They were the first to put the stake in the ground and say Esri was the platform, that IBM ERX was the hardware platform, that they were going to start creating data layers to share with other departments.
One of those layers was street center line, one was parcels, one was zoning, and then as other agencies such as the Streets Department started to get into the game, they took over what fit their business services.
So, the Streets Department took over the street center line and made it arguably the best street center line there is.
What does that mean to be best?
The data model: how spatially accurate and informationally relevant.
Your team is just four people: who is doing all the department-specific data cleansing and lifting?
City GIS is a federated system. You might call it a hybrid federated system.
The departments are really responsible for keeping up data according to their business practices. And we coordinate a lot of that, make it centrally accessible so departments can touch upon each other. We bring departments together and have done so since the mid-1990s to talk about common issues and coordinate.
What’s an example of something your team
This group is responsible for a number of things: sharing geo-spatial technology across agencies and customer service and helping customers do their business, like an agency like Streets.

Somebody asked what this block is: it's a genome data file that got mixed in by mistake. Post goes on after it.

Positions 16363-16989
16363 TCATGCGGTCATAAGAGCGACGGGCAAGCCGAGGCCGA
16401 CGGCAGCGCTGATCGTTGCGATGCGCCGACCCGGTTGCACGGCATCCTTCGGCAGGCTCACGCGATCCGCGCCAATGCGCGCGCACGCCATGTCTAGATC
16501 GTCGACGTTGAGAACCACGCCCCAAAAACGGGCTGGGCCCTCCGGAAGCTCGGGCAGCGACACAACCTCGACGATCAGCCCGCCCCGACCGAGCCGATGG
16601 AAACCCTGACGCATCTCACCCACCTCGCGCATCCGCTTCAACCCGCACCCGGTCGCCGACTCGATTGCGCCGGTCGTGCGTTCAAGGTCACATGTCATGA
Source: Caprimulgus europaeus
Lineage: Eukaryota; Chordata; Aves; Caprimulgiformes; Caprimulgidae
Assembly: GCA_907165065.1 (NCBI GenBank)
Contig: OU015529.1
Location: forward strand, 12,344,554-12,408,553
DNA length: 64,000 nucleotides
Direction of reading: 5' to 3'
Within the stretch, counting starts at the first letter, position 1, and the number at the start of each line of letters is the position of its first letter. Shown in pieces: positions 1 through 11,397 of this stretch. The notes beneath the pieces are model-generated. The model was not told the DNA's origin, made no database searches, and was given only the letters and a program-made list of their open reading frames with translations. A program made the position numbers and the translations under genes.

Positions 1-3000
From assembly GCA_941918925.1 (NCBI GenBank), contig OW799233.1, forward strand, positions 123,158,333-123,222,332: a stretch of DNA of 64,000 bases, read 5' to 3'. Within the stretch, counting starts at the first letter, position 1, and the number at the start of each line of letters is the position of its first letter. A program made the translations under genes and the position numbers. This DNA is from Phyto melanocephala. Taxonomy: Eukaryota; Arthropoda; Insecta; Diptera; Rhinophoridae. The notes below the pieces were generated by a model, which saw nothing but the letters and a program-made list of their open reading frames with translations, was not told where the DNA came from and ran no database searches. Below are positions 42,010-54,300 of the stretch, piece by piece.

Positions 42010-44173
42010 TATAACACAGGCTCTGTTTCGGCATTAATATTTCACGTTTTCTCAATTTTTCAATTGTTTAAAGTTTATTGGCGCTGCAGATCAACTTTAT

So, for example, there’s this application that has been running for a while, it’s called the Guarantee Pavement Information System [that is run by the Streets Dept., but GIS built]. It’s a classic deconfliction application, that gives utilities and data providers a peek into the Streets Department capital program.
Meaning, part of the Streets capital program is that they repave all the streets every 10 years, so they repave one-tenth of the city’s streets each year. So we want to make sure that if you’re a big utility like water or gas, for your capital upgrade, you don’t show up the day after Streets paves that street, so you want to know about that in advance. We run that program and it has been running for about 10 years, which replaced a meeting of department heads to talk about what everyone is doing.
You said every municipality is good at something. How is the City of Philadelphia GIS team best?
We’re good at operations and public works.
What does that mean?
Pretty much things you can kick.
Wastewater and stormwater [impact models], snow routes, where we’re going to plow, and daily collection of trash. Day to day operational things, and then building the workforce on top of that in a reasonably organized fashion.
GIS application developer Adam Conner: I’d say that we’re also ahead of contemporaries with sharing data with something like OpenDataPhilly.org, rather than doing a stale FTP data dump.
What is keeping Philadelphia from being as much a leader with that data release as it was with GIS in the 1990s?
The issues the city has with data, like property data or anything, really comes from antiquated business practices. There are extenuating circumstances agencies deal with that people don’t realize. That’s not an IT problem, that’s a business re-engineering problem.
The new Office of Property Data job is meant to focus on workflows to find out why data is in the state it’s in.